A story pun (also known as a poetic story joke or Feghoot) is a humorous short story or vignette ending in a pun (typically a play on a well-known phrase) where the story contains sufficient context to recognize the punning humor. It can be considered a type of shaggy dog story.
This storytelling model apparently originated in a long-running series of short science fiction pieces that appeared under the collective title "Through Time and Space with Ferdinand Feghoot", published in various magazines over several decades, written by Reginald Bretnor under the anagrammatic pseudonym of 'Grendel Briarton'. The usual formulae the stories followed were for the title character to solve a problem bedeviling some manner of being or extricate himself from a dangerous situation. The events could take place all over the galaxy and in various historical or future periods on Earth and elsewhere. In his adventures, Feghoot worked for the Society for the Aesthetic Re-Arrangement of History and traveled via a device that had no name but was typographically represented as the ")(". The pieces were usually vignettes only a few paragraphs long, and always ended with a deliberately terrible pun that was often based on a well-known title or catch-phrase.
"Through Time and Space with Ferdinand Feghoot" was originally published in the magazine Fantasy and Science Fiction from 1956 to 1973. (In 1973, the magazine ran a contest soliciting readers' Feghoots as entries.) The series also appeared in Fantasy and Science Fiction's sister magazine Venture Science Fiction Magazine, and later in Isaac Asimov's Science Fiction Magazine, Amazing Stories, and other publications. The individual pieces were identified by Roman numerals rather than titles. The stories have been collected in several editions, each an expanded version of the previous, the most recent being The Collected Feghoot from Pulphouse Publishing.
Many of the ideas and puns for Bretnor's stories were contributed by others, including F. M. Busby and E. Nelson Bridwell. Other authors have published Feghoots written on their own, including Isaac Asimov (who wrote a story that ended "A niche in time saves Stein") and John Brunner. There have been numerous fan-produced stories as well.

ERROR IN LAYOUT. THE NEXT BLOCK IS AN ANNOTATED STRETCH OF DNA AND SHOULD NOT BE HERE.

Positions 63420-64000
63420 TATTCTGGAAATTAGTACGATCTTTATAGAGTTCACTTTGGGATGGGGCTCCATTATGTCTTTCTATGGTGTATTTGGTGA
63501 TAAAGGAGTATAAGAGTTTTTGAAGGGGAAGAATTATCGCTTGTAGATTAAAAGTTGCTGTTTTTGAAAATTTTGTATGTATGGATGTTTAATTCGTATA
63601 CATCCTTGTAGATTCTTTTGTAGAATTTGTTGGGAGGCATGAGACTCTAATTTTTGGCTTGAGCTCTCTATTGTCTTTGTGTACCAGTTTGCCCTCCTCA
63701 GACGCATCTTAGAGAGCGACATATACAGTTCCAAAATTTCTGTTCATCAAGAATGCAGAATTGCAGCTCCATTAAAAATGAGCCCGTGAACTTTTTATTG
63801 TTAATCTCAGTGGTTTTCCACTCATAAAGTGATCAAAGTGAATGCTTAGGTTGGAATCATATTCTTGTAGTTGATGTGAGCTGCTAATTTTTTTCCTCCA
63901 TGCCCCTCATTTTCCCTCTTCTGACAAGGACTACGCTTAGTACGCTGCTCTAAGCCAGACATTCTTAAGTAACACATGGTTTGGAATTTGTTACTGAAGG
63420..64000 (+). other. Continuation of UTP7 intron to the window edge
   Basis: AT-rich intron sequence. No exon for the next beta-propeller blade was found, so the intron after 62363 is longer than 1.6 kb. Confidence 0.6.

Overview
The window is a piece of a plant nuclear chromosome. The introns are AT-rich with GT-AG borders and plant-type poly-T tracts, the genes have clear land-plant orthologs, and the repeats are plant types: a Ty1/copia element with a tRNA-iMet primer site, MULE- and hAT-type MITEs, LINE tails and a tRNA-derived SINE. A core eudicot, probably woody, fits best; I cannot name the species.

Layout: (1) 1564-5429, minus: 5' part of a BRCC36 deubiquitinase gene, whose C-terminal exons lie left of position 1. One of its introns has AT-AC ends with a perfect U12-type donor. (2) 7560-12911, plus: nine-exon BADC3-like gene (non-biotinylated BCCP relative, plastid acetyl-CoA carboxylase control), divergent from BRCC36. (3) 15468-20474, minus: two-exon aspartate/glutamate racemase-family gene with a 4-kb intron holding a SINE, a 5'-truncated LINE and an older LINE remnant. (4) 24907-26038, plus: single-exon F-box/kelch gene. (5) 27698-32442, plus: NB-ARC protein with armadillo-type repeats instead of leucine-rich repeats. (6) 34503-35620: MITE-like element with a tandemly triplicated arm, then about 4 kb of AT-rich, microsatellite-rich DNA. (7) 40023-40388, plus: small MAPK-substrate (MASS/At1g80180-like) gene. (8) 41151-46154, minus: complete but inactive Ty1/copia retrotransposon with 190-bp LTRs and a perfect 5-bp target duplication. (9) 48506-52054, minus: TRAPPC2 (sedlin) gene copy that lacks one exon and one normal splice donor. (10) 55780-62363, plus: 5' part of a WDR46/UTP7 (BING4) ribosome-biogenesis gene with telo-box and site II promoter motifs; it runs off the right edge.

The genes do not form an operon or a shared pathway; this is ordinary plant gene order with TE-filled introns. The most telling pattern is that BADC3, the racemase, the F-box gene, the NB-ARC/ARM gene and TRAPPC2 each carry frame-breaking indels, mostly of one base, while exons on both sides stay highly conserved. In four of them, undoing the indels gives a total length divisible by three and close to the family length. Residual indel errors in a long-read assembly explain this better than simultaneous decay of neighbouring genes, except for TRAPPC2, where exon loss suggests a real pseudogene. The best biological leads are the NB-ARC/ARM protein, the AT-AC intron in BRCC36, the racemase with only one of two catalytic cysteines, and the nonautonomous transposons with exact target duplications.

The name Feghoot and the nature of the stories—detailed and tedious, yet ending in vaguely familiar catchphrases—may have been inspired by Walter Bagehot, a major literary and political figure from the late 1800s.
Other story puns
- Myles na gCopaleen's column Cruiskeen Lawn in the Irish Times regularly featured feghoots, generally recounted as episodes in the lives of (fictionalised versions of) John Keats and George Chapman.
- The Mr. Peabody's Improbable History segments on Rocky and Bullwinkle were animated feghoots, right down to the pun at the end of each episode.
- In 1962, Amazing Stories published "Through Time and Space with Benedict Breadfruit" by Grandall Barretton (Randall Garrett), which all ended in a pun on the name of a famous SF writer. Bretnor later paid tribute to these stories in one of his own, in which Ferdinand Feghoot assures a friend that Breadfruit was "conceived in our Garrett".
- One example of a Feghoot is the "Forty million Frenchmen" gag ("For DeMille, young fur-henchmen...") on page 559 of Thomas Pynchon's Gravity's Rainbow.
- The Callahan's Bar series by Spider Robinson uses "some of the worst puns known to man.... building up to the anticipated pun with skill and flair."
- Isaac Asimov used the song "Give My Regards to Broadway" to form an elaborate story pun in his short story "Death of a Foy". He uses the Marseillaise in the short story "Battle-Hymn" for the same effect.
- Arthur C. Clarke's short story "Neutron Tide" culminates with a pun.
- One version of the story of Little Bunny Foo Foo is a feghoot.
- Each episode of the long-running BBC radio panel game My Word! ended with extemporaneous feghoots from Frank Muir and Denis Norden.
- Comic strip writer Stephan Pastis often includes feghoots in his strip Pearls Before Swine
- Humorist S. J. Perelman often contrived elaborate feghoots. His piece 'Abby, This Is Your Father' in Crazy Like a Fox (New York: Random House, 1944) is built around a series of them.
- On the US version of the television show Whose Line Is It Anyway?, Colin Mochrie would often open the "Weird Newscasters" game with a feghoot.
- Briarton, Grendel (1980). The (Even More) Compleat Feghoot, Manchester: The Mirage Press, LTD. ISBN 0-88358-022-5.
- Ritchie, Graeme D. (2004). The Linguistic Analysis of Jokes. London: Routledge. p. 243. ISBN 978-0-415-30983-7. Retrieved 2008-12-13.
- Isaac Asimov, "The Winds of Change", Granada 1983/ Panther, 1984/Doubleday 1984, ISBN 0-586-05743-9
- Isaac Asimov, "Battle-Hymn", in "Gold", Harper 1995